Its carrier dependant but now with everything digital, VoIP has even made it easier.

I really wish they would extend E911 to become E411 . It would be nice to have a 'registry' of valid numbers. You already have to register your mobile or VoIP with E911, why not use that database to be valid, real numbers too? Your phone could even flash **VERIFIED** when they call so you know its a real person and not a spam call.

It wouldn't stop all spam but at least would give places like Swirl's Vet or my Doctor's numbers some validity that it's probably something you want to pick up.

They're trying to fix this finally:
https://www.fcc.gov/consumers/guides/spoofing-and-caller-id

As with email spam legislation, which did absolutely nothing than cause spammers to find ways of legally sending their trash (now with legal disclaimers in the footer), I'll believe it when I see it.

The problem isn’t that particular number. It’s Caller ID in general. There’s no security to prevent scammers from forging their number.

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Anyone mailing a letter can put whatever they want in the return address corner of the envelope, just as anyone sending e-mail can put whatever they want in the “from” field, just as anyone making a phone call can put whatever they want in the caller ID field. None of these are problems requiring urgent solutions; there are authentication schemes that can be applied to all three technologies

I think scam calls do need an urgent solution. My phone is ringing all day with them. The design of the telephone system prevents the authorities from catching these scum who prey on the elderly and naive.

I stand by my opinion, however, that the best way to avoid falling victim to scam calls is by not answering the telephone, at all, if one sees a name, phone number, or place that they do not recognize come up on their caller ID box.

I don't accept live calls at all, they go directly to voice mail without ringing the phone. The exception is close relatives, who are on a whitelist.

The voicemail message directs people to send me email or a text if they want to get in touch.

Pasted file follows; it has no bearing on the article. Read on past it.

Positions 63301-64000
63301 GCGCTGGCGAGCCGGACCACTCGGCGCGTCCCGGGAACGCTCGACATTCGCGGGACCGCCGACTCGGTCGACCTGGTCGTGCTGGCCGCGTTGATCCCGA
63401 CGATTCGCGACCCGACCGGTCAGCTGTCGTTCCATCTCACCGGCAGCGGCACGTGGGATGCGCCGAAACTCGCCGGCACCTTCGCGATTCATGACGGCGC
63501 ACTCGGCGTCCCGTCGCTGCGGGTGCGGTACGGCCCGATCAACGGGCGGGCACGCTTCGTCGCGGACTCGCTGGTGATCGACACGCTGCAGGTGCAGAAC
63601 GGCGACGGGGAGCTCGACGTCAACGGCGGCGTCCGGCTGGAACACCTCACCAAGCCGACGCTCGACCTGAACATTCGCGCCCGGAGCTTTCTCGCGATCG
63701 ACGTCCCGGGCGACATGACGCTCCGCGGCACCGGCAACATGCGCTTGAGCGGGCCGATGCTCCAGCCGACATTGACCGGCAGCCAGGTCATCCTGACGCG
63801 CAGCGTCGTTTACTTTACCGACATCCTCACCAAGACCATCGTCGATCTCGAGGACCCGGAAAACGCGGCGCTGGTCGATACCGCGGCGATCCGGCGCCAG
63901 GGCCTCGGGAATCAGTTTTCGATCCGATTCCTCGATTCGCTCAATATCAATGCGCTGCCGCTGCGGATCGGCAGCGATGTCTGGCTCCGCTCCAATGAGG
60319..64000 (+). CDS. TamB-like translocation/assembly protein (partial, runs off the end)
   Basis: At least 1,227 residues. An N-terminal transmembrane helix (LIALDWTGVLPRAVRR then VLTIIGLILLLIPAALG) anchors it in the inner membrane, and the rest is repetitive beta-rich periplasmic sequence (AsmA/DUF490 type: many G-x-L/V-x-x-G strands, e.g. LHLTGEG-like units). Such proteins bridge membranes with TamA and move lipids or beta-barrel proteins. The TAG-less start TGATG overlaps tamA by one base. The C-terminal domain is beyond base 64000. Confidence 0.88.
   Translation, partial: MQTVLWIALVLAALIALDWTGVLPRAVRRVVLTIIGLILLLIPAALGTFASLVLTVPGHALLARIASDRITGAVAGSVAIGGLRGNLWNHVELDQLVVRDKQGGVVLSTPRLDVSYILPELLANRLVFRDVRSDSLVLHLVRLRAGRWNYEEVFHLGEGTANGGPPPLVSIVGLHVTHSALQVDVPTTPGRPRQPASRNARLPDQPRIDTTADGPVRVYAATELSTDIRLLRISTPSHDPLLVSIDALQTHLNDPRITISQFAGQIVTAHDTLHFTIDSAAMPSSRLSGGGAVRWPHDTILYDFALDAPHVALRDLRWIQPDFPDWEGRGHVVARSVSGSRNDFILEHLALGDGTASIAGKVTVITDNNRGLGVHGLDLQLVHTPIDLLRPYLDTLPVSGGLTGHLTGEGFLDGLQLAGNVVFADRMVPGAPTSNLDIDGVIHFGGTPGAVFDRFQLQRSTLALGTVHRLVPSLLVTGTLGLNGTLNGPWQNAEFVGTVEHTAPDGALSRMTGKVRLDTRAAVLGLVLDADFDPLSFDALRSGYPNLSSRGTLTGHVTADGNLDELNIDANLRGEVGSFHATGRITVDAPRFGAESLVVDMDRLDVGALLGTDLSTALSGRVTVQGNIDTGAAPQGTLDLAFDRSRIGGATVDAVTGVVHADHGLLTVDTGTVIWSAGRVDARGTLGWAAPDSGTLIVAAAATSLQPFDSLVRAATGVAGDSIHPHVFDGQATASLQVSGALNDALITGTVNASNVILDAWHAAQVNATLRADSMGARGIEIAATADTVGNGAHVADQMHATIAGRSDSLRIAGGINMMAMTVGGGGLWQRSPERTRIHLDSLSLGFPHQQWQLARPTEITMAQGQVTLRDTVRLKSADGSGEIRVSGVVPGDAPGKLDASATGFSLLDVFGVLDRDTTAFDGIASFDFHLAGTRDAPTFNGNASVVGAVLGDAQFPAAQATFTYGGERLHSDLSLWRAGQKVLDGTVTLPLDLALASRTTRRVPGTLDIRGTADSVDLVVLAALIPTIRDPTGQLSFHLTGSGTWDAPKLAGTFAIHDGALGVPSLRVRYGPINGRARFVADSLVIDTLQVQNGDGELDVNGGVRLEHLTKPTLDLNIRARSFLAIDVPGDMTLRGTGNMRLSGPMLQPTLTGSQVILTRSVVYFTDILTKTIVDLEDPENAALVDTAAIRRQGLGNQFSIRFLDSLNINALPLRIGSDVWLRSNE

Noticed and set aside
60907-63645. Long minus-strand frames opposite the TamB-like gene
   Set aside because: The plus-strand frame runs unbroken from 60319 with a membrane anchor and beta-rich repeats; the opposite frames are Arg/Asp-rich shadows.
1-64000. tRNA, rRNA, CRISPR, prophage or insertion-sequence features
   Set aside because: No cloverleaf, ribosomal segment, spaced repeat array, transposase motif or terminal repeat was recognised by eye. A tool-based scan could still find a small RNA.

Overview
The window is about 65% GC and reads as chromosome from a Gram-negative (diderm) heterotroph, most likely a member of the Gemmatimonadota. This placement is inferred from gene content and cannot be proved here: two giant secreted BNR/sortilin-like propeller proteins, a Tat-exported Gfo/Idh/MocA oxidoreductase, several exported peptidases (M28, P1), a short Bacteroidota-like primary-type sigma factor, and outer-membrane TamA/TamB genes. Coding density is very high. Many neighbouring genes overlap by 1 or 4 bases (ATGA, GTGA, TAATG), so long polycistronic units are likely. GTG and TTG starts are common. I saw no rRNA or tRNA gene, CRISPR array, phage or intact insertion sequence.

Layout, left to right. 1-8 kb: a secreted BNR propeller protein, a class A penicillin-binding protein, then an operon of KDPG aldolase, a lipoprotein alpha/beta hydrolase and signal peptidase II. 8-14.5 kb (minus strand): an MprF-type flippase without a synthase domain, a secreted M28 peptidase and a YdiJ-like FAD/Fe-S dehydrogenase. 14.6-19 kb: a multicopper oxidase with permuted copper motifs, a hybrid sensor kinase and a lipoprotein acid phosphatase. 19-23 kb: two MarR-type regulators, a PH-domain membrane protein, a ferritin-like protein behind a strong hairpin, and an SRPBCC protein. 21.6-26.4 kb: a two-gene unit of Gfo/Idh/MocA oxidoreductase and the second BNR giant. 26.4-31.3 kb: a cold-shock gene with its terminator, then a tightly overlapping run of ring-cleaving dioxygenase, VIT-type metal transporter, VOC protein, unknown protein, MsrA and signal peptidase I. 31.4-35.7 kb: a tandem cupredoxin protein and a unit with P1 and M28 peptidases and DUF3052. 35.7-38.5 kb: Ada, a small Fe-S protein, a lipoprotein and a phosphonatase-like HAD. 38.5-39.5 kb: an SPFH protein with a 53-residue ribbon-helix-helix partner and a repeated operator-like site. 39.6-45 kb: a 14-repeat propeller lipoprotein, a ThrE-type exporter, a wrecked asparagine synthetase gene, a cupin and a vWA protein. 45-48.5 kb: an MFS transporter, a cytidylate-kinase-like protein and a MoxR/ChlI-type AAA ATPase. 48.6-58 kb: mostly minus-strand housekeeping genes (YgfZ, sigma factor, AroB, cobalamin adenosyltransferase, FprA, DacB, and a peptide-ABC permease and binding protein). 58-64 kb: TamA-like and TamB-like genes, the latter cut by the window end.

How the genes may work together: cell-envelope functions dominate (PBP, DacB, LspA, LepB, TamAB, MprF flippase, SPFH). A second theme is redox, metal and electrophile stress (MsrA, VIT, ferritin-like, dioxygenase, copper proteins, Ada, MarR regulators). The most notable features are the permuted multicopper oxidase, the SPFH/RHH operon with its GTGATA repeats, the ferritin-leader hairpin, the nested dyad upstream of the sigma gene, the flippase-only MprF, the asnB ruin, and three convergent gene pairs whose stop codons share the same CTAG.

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There is no such thing as "suspending a social security number". Nobody should fall for this. Tell him he should suspend his face.

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I’d love to not pay taxes.

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Just don't ask to ever use or receive anything those taxes pay for - like roads, utilities, benefits, etc. You'll have to stay in your house, shut off your water, electricity, etc. and live off your own land, though.

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Or try to get a new job, bank account, line of credit...

I used to never answer calls from anyone not in my Contacts, but now, because pandemic, I answer all calls, regardless of being in my Contacts or not, because contact tracing. Interestingly, spam calls, political polls and other scam calls, at least for me, is nearly non-existent.

On more than one occasion, I've gotten texts and calls back from people who insisted I called them when I had not, and it wasn't my mind playing tricks because my call log had no record, either. My number has been used by spammers. Yet, I refuse to have it changed. It's my number.

I also happen to have a Cambridge cell phone number. I never lived in Cambridge. I first got this number with my first cell phone at the Watertown Arsenal Mall when I was living in Jamaica Plain. I now live on the North shore. None of that matters, but anyway, if I call you, it will be ID'd as Cambridge, whether it's legit or someone else spoofing my number. And I have no idea why Cambridge numbers are so popular with spammers.

to the appropriate Nigerian Prince or the Giuliani Computer Repair company.

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Because apparently I've been money laundering in Mexico and I hung up before he could demand $18,000 in Applebee's gift cards.

And said she was in Dorchester. What are the odds?

... anyone else from transmitting their number in caller ID? (And if not, why not?)

Well, for one thing, there's not just "the" phone company. It's an open network. The caller ID system was designed with the assumption that you could trust the originator of the call to use an honest number, but that's obviously not happening in practice.

For landlines, most of the broken-up AT&T recombined, then absorbed GTE, resulting in (new) AT&T, Verizon, and CenturyLink.

For mobile, we're down to AT&T, Verizon, the newly combined T-Mobile-Sprint, and US Cellular.

That's just 5 companies. Couldn't the Cambridge police obtain a court order demanding that all of them block anyone else from sending their number as caller ID?